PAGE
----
A 71-year-old man is suing Japan’s national public broadcaster NHK for using too many American words. Hoji Takahashi is seeking 1.41 million yen, or $14,000, for “emotional distress” because he claims he does not know what broadcasters are saying.
The Japan Broadcasting Corporation has always identified itself by the English pronunciation of the initials NHK. The NHK is allegedly converting many Japanese words to suit English norms.
“Risuku (risk), kea (care), toraburu (trouble), asuri-to (athlete); I can’t understand what the hell they’re talking about!” Takahashi said, according to RocketNews24.
Takahashi, a resident of Gifu Prefecture, is a former public servant and sponsor of the Cherish the Japanese Language Group. He claims the NHK is violating Article 709 of the civil code by “causing mental anguish to people who feel uncomfortable with the excessive use of foreign languages.”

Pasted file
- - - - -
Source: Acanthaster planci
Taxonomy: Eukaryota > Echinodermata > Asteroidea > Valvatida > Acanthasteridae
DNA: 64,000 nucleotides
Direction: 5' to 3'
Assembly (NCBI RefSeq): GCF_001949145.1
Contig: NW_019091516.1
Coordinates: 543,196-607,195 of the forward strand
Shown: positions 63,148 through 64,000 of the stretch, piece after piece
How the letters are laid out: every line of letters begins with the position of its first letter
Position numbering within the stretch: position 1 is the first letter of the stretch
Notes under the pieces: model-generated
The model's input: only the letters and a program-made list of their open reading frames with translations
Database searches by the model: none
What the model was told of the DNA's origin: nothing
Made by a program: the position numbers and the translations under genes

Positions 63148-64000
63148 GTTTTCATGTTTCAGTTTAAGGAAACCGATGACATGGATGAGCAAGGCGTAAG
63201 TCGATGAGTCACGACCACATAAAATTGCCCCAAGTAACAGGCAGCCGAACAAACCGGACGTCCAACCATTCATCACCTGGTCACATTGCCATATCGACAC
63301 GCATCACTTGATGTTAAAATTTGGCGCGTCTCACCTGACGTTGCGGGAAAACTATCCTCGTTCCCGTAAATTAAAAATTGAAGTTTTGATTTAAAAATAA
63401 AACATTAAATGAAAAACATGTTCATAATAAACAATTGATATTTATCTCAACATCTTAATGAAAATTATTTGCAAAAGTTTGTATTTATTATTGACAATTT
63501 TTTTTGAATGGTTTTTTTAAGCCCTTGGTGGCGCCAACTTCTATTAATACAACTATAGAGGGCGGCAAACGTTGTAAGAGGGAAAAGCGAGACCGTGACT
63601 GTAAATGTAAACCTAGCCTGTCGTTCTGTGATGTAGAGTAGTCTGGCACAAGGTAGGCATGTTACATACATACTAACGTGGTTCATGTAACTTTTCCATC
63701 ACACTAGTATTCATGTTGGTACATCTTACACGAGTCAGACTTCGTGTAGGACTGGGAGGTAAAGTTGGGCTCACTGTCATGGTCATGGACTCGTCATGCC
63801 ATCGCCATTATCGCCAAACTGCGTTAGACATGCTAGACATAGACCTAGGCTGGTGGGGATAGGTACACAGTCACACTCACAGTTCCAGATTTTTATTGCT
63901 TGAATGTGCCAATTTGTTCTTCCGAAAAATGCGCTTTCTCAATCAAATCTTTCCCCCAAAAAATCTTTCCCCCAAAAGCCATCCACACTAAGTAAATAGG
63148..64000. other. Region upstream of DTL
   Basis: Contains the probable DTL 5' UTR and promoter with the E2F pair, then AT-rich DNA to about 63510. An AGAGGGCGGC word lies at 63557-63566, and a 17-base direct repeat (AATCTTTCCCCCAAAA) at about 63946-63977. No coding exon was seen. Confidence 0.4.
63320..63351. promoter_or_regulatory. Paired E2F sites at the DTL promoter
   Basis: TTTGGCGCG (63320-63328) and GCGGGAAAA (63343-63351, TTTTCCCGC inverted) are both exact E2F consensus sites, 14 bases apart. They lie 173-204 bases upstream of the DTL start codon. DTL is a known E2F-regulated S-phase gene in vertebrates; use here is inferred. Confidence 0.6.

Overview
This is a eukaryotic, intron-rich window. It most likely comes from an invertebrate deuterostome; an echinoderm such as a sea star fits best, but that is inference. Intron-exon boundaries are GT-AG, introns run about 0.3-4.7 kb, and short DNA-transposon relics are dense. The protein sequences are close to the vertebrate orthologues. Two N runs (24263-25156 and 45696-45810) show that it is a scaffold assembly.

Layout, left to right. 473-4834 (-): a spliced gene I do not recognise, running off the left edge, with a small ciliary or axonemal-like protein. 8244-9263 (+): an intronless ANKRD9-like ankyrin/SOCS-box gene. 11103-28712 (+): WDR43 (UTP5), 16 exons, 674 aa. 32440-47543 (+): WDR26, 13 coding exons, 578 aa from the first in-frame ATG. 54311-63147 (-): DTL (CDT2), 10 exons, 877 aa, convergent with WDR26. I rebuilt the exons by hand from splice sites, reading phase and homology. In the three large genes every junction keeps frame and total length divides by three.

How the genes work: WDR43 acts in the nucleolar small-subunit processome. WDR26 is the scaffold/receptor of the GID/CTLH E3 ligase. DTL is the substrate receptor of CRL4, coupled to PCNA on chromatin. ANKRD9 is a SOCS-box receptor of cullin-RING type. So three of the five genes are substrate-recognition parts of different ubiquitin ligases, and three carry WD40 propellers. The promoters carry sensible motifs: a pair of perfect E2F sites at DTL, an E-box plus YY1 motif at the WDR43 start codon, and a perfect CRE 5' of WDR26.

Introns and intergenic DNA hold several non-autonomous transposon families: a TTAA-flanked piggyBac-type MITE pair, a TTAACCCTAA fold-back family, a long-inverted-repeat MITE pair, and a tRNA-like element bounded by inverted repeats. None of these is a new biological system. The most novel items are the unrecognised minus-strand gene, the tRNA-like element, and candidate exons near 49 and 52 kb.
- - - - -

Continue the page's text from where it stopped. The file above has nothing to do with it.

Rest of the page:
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He says he hears words like konshieruju (concierge) and konpuriansu (compliance) on NHK, although there are suitable Japanese words that mean the same thing. He said these English “loan words” are also in program titles like Sutajia Paaku Kara Konnichiwa (Hello From Studio Park).
“Young people can probably understand a lot of this stuff, but for older people like myself, when I hear asuri-to (athlete) and konpriansu (compliance), I don’t know what it means," Takahashi told the Chuunichi Shimbun newspaper. "I wrote and asked NHK about this issue, but they failed to respond so I am suing them.”
"The basis of his concern is that Japan is being too Americanized,” said Takahashi’s attorney. “There is a sense of crisis that this country is becoming just a province of America."
The NHK did not comment on the suit.